The Ministry of Finance makes a careful study of tax laws to collect taxes from electronic contract-based vehicles to avoid evasion and ensure a level playing field for ride-hailing and traditional taxi firms.
GrabBike riders in Ha Noi.The Ministry of Finance seeks to ensure a level playing field for ride-hailing and traditional taxi firms.
Speaking at a recent meeting, Minister of Finance Dinh Tien Dung said Government agencies would work to ensure a level playing field for local and foreign companies and ride-hailing and traditional taxi firms.
The Law on Tax Administration is applied consistently to all kinds of enterprises in terms of tax rates, preferential conditions, and tax breaks, he said.
It requires enterprises that can determine their turnover, expenses and profit like Grab, Mai Linh and Vinasun to file tax returns.
In the case of foreign players like Uber, the tax authorities can determine their revenues but not expenses. So they must pay a fixed rate of value-added tax (VAT) and corporate income tax based on their turnover.
Tax authorities would proactively examine the tax details of these businesses to prevent evasion and provide information and electronic invoices for passenger transportation under electronic contracts, he said.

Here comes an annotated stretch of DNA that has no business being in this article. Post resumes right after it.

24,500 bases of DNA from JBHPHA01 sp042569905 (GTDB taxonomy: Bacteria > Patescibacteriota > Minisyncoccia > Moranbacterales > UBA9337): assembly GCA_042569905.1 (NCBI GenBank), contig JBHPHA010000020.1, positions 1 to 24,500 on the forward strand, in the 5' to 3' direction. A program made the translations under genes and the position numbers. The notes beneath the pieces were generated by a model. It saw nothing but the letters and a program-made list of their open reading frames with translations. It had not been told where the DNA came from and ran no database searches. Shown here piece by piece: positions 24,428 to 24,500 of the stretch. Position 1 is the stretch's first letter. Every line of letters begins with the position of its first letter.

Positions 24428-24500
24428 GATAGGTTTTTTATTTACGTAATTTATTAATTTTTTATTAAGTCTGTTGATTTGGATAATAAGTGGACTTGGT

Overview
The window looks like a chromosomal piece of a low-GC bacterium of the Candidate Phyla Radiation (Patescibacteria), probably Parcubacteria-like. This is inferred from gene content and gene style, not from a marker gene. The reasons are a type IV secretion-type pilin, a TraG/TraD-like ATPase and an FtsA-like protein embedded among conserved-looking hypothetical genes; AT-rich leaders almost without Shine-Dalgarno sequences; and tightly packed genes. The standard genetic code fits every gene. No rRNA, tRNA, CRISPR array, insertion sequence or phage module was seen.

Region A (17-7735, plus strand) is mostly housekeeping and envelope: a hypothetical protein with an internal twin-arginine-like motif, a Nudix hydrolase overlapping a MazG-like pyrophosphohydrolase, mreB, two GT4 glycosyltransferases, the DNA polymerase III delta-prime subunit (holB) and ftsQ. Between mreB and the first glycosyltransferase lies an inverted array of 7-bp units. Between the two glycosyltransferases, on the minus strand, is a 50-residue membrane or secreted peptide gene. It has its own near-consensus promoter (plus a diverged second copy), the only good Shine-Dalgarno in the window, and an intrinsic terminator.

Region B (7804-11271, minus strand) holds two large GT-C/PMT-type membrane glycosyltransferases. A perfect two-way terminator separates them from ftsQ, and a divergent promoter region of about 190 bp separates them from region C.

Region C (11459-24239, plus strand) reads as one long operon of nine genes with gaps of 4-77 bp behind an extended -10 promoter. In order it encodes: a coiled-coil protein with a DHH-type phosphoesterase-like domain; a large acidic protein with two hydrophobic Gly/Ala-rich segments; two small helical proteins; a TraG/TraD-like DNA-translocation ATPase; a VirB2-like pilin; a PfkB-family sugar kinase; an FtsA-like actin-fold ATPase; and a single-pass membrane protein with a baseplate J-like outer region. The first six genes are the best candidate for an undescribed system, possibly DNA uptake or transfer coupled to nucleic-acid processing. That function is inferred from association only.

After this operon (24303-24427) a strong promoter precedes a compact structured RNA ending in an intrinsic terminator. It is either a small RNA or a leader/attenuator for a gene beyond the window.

Ride-hailing firms, especially Grab, have been accused of tax evasion by traditional taxi firms, but they, in fact, have fulfilled their tax duties, he added.
Grab paid VND441 billion($19 million) in taxes last year, he noted.
According to Vinasuns consolidated financial report, last year it paid VND144 billion ($6.2 million) in taxes.
Minister of Transport Nguyen Van The said ride-hailing firms are “less likely” to engage in tax evasion since they are closely watched by tax authorities.
In 2017 the Ministry of Finance had asked the city Department of Taxation to examine Ubers tax payments in 2015-2016, and it collected VND66.68 billion in taxes. Uber, which exited the country last year, has no tax dues.
In Viet Nam, Grab faces fierce competition from emerging local ride-hailing apps like Go-Viet and Fastgo in addition to traditional taxis.
Grab, which came to Viet Nam in 2014, was one of the first ride-hailing companies in the market along with Uber.
With constant offers of promotions and discounts on every single ride, Grab quickly attracted a large number of users and drivers.
Due to the popularity of Uber and Grab, traditional taxi companies have also been struggling.
Vinasun has consistently reported losses on passenger transportation, and only achieved profits by selling old cars.
Mai Linh laid off more than 3,000 employees in 2017.
Even Uber was acquired by Grab, its biggest rival in the Vietnamese ride-hailing market, last April, which has as a result become a dominant player.— VNS